Rep. Tom Dent: Governor’s veto of mental health proviso disappointing and unnecessary
Since the pandemic, livelihoods have been devastated, people have fallen behind on their mortgages and rents, students have been left behind in schools, foster kids have fallen deeper into crisis, businesses have been closed, and problems related to homelessness, substance abuse, and domestic violence may have intensified. These problems must be addressed in comprehensive ways, but mental health ties to each and every one of them.
Our investments through capital budget funding have increased significantly in recent budgets. However, we need to ensure mental health services a.re accessible and are operating efficiently and effectively, especially for our youth.
So, this session I introduced House Bill 2053. It would have created a behavioral health work group to study the root causes of rising behavioral health issues in Washington communities. While the masks are mostly off and we are getting back to some normalcy in our communities, the mental health issues aren't going away.
I knew it would be difficult to introduce a bill after the session started in a short, 60-day session with a limited timeframe, but it had strong bipartisan support.
When it was not scheduled for a public hearing, I began working to get it into the operating budget as a proviso and I was successful! I commend the majority party budget writers for including it in the final spending plan. While the overall budget was very partisan in nature, they did accept my bill language.
Unfortunately, the governor vetoed my language from the budget stating the proposed funding was insufficient to complete the study.
It is important to point out, the 2022 legislative session was a supplemental budget year. This year's operating spending plan was passed on party lines and increased spending by $6.1 billion, a massive increase for a supplemental budget. The budget is now almost $65 billion. State spending is $12.5 billion or 24% higher than the 2019-21 levels. Since I took office in 2015 the operating budget spending has almost doubled.
I am very concerned about this trend, as it is simply unsustainable. However, we also need to have our budget priorities in order, specifically mental health.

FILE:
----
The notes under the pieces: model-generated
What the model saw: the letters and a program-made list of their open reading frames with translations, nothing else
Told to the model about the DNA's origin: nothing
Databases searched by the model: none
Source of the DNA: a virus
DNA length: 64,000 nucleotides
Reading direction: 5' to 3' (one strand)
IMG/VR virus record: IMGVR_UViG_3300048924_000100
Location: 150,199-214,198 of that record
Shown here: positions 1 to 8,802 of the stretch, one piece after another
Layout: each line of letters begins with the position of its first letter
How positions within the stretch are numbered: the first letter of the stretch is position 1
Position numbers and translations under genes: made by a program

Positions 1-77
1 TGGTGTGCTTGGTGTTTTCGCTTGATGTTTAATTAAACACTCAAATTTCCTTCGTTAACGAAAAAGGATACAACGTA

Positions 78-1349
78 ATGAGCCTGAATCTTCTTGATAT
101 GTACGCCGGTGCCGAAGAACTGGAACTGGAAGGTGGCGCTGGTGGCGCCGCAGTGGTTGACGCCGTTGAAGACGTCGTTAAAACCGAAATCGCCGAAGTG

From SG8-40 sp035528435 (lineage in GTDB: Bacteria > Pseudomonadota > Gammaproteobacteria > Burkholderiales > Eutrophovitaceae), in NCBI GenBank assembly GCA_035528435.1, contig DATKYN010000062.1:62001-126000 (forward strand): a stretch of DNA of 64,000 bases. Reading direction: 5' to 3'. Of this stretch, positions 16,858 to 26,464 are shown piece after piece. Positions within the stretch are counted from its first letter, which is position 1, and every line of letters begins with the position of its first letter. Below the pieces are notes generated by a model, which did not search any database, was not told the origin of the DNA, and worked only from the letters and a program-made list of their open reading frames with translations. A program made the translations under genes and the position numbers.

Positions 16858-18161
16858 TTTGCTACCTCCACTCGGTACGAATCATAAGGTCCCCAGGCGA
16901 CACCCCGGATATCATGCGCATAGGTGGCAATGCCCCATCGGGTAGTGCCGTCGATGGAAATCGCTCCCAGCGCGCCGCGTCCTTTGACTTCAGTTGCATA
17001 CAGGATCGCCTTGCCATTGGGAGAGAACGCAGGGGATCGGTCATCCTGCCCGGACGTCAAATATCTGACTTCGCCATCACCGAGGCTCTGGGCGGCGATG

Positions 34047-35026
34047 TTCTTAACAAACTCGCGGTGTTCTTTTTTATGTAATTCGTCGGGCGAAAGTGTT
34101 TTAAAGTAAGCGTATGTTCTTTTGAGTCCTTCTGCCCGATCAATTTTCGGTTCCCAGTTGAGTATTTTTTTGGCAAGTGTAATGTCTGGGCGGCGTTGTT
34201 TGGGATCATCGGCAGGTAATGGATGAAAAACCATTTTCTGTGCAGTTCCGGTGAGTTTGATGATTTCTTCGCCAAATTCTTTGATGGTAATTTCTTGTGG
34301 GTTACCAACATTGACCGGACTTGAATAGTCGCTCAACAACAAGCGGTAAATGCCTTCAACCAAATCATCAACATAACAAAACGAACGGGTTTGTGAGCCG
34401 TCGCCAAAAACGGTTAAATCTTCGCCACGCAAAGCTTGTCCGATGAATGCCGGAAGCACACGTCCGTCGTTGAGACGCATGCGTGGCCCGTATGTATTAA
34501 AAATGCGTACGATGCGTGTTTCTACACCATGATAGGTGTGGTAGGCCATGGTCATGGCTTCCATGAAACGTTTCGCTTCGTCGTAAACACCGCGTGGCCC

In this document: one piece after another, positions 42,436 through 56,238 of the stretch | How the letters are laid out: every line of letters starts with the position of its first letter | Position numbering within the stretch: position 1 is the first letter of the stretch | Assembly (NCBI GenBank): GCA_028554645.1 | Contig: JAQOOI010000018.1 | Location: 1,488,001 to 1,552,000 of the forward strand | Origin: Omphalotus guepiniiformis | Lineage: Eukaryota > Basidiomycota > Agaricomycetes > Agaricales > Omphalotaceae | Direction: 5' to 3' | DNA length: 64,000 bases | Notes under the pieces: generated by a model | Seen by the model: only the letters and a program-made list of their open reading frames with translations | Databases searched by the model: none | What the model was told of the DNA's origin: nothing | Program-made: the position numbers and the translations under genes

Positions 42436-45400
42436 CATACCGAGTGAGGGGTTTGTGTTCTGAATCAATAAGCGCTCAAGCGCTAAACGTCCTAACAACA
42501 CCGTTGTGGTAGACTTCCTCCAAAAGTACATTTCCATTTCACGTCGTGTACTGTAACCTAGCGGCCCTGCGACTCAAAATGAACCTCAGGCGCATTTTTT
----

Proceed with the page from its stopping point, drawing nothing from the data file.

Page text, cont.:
The budgets passed in recent years are unprecedented in their scope and size, and we just passed another record supplemental spending plan, yet the governor claims there is not enough money to take a deeper look into the mental health issues in our communities. It comes down to priorities. The veto was disappointing and unnecessary.
Mental and behavioral health are affecting many aspects of our communities, including the agricultural industry which has the highest suicide rate of any sector in our country, and it has been exacerbated by the pandemic shutdowns.
This is not a partisan issue. We have worked closely with Democrats on this issue and there has been a lot of agreement in the Legislature.
We can set policy and appropriate funds. But it's up to the executive branch to help us implement and execute these policies. That's where we've seen the greatest failures in our mental health system. This is demonstrated by the governor's veto.
It is likely most of us know someone affected by a mental health issue. I will continue to work with my colleagues on both sides of the aisle to provide appropriate resources for vital mental health services to support our youth, support effective community policing efforts, address the homelessness crisis and much more. However, it is critical we have support from the executive branch. Mental health issues are not going away any time soon.
Tom Dent represents the 13th Legislative District and is serving his fourth term in the Washington State House of Representatives. He is the ranking Republican on the House Children, Youth and Families Committee, assistant ranking Republican on the House Rural Development, Agriculture and Natural Resources Committee, and also serves on the House Transportation Committee.